Bar Cart Rehab


Sometimes the best things in your home are the ones that required some work. Last summer, my mission was to find a bar cart. But I wasn't going to be happy with any bar cart. I wanted a vintage bar cart and I wanted a fixer upper. I'm not normally one to ask for extra manual labor, but in this case I just loved the idea of finding a hidden treasure and making it over to something shiny and new. So I hit the Rose Bowl flea market... and Long Beach... and Fairfax... and Pasadena... and the Rose Bowl again. I had all my friends on the case. I scoured Craigslist, Etsy, and Ebay. After six months of obsessive searching, crying fits, and questioning my life, I was ready to give up and buy a file cabinet from Staples in which to store a 6-pack of Pabst.

But then I got the call. Jessica of Life's Little Jems, who's a super talented interior designer and treasure hunting maven, was scouring a junkyard in Sun Valley (as you do) and found the perfect one... or at least it had the potential to be perfect. So I dropped my bowl of cereal on the floor (not really but doesn't that make it sound more epic?) and ran out the door to go see this beauty. The yard was filled with an array of fascinating things all piled up like a scene from Wall-e. I was there for all of about 5 minutes before this piece of abandoned tarnished mess (mine for the price of $45) was loaded up in the back of my car and we were on our way home.

I had no idea what it was going to take to get this thing looking presentable, nor was I sure it was even possible. The handle was broken off, the wheels were warped, and the shelves had at some point shaped into rhombuses. But before it could show its face to a professional of any kind, it needed to be polished. Ian and I spent a Saturday afternoon giving it an olympic quality scrub with Brasso so it would at least look like brass, and then it was ready for the metal guy - the hardest part. Silly me, a brass solderer is NOT the same as a welder. It took another month of searching and then finally - thanks to Alissa of The Goods Design (another amazingly talented interiors guru) I finally found a great guy down in El Segundo who could take my case. Phew!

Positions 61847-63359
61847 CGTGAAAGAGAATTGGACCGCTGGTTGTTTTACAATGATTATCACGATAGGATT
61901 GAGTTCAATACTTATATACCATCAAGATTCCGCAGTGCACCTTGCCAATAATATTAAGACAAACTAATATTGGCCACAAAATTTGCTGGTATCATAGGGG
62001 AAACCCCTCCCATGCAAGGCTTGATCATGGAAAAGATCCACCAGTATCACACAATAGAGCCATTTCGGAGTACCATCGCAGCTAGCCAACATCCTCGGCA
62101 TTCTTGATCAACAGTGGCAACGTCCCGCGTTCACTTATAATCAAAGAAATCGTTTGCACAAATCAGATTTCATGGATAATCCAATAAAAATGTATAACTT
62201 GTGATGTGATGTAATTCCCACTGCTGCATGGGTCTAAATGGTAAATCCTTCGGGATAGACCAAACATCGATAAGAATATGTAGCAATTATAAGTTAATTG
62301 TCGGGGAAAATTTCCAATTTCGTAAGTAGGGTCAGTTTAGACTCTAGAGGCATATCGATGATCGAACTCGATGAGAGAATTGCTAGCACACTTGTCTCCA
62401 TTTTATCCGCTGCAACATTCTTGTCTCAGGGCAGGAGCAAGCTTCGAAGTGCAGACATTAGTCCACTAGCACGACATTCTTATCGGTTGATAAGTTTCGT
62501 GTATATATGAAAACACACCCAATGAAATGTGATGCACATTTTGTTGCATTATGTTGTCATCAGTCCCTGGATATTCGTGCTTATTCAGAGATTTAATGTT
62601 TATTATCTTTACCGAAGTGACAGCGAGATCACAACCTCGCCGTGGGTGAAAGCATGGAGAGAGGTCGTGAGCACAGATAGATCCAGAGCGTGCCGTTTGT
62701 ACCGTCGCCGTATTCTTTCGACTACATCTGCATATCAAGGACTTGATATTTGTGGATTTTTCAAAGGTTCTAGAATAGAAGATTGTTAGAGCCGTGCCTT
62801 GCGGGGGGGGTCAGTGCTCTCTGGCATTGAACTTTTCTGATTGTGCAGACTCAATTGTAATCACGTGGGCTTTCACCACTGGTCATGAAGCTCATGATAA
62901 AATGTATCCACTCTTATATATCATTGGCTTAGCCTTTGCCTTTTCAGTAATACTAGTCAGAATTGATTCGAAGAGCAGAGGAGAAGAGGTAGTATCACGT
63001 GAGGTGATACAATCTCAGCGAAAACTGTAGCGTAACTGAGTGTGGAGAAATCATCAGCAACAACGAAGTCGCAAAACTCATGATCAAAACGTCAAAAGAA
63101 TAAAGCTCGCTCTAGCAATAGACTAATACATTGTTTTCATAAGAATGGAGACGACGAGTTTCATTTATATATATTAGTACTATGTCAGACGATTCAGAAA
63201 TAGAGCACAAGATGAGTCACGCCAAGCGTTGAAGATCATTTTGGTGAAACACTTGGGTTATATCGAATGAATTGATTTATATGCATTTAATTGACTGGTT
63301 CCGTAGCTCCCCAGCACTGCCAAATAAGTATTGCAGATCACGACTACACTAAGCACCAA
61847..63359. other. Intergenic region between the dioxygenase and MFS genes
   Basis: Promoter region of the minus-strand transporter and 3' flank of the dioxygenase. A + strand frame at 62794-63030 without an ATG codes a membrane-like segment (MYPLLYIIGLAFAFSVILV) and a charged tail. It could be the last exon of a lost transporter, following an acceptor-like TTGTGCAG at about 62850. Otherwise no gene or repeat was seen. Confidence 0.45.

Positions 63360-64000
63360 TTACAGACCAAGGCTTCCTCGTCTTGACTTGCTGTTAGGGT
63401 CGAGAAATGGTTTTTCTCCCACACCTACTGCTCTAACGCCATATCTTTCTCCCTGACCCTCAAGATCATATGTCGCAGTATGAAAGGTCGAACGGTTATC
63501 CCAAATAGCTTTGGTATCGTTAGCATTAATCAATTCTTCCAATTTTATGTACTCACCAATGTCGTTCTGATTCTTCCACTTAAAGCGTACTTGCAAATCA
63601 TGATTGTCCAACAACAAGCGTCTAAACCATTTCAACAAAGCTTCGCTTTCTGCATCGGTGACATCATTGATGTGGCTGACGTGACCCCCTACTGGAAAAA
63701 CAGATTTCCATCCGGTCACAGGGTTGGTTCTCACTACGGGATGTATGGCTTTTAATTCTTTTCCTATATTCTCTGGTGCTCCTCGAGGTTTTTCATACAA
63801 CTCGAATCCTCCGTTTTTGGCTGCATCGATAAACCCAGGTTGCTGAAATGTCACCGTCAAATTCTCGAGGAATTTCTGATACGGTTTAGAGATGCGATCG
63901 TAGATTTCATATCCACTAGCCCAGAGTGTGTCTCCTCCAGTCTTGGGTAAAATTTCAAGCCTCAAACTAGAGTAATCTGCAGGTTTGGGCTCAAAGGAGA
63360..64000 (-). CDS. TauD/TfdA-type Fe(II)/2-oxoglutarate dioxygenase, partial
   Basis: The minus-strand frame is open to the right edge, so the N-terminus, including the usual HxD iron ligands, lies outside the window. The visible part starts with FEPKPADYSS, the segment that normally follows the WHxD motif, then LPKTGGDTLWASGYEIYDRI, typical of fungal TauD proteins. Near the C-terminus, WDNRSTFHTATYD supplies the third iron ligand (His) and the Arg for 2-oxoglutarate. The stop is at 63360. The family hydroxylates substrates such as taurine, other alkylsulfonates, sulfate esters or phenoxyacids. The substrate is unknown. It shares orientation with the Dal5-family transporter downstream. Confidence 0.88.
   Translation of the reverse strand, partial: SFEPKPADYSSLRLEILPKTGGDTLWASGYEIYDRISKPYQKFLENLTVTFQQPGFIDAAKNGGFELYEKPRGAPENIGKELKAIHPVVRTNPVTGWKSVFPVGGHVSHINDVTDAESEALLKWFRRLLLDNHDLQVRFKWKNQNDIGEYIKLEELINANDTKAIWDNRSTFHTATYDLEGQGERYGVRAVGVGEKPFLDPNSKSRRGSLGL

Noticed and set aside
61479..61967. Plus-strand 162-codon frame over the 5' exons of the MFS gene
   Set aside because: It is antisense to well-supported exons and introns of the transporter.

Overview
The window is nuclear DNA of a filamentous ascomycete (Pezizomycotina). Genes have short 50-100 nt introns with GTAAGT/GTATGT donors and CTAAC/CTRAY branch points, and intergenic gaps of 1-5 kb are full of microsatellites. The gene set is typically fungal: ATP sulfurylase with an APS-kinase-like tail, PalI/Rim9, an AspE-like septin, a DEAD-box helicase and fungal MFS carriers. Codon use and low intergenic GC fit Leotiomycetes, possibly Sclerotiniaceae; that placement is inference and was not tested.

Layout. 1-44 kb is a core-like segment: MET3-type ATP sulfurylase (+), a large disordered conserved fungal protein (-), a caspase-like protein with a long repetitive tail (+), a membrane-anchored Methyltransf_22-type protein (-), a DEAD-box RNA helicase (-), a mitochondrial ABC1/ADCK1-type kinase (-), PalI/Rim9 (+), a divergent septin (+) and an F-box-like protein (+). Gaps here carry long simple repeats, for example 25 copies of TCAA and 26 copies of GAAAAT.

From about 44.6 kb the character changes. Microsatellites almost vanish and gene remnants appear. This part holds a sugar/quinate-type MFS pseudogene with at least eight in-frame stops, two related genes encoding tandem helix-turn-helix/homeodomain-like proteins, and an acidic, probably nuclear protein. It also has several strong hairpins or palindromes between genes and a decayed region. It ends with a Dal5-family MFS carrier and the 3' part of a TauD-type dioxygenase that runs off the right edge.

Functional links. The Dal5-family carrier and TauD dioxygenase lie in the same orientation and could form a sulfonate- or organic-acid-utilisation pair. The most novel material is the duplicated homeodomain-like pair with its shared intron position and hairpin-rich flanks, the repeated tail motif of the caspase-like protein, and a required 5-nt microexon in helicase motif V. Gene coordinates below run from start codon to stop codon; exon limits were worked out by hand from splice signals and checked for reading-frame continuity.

After a few weeks at this brass doctor, who enlisted his friend the glass guy to provide the custom shelves, it was finally ready to go home. Now it was time for the best part - dressing it up and getting it ready for action. I hit the flea market again the next Sunday, where I found a horse head bottle opener, delicate coupe glasses for Absinthe aperitifs, and my favorite set of numbered Tom Collins glasses. I added in a stack of prohibition-y cocktail recipe books, my favorite little single serving Sofia champagnes (no bubble left behind!), colorful straws, and liquor bottles many of which were chosen solely for their design.

I couldn't be happier with the results. I wanted to create the feeling that any cocktail could be mixed at any given time and I think we achieved that. I had no idea what I was getting myself into. I'm not gonna lie - when you tally up the cost of cart itself, the polishing supplies, the soldering, and the glass, I could have bought a brand new or refurbished vintage one and saved myself the trouble. But where's the fun in that? To top it off, it was ready just in time to make its debut in Glitter Guide's feature about my home yesterday. Hop on over to check it out if you missed it!

 After photos by Ian Sheppard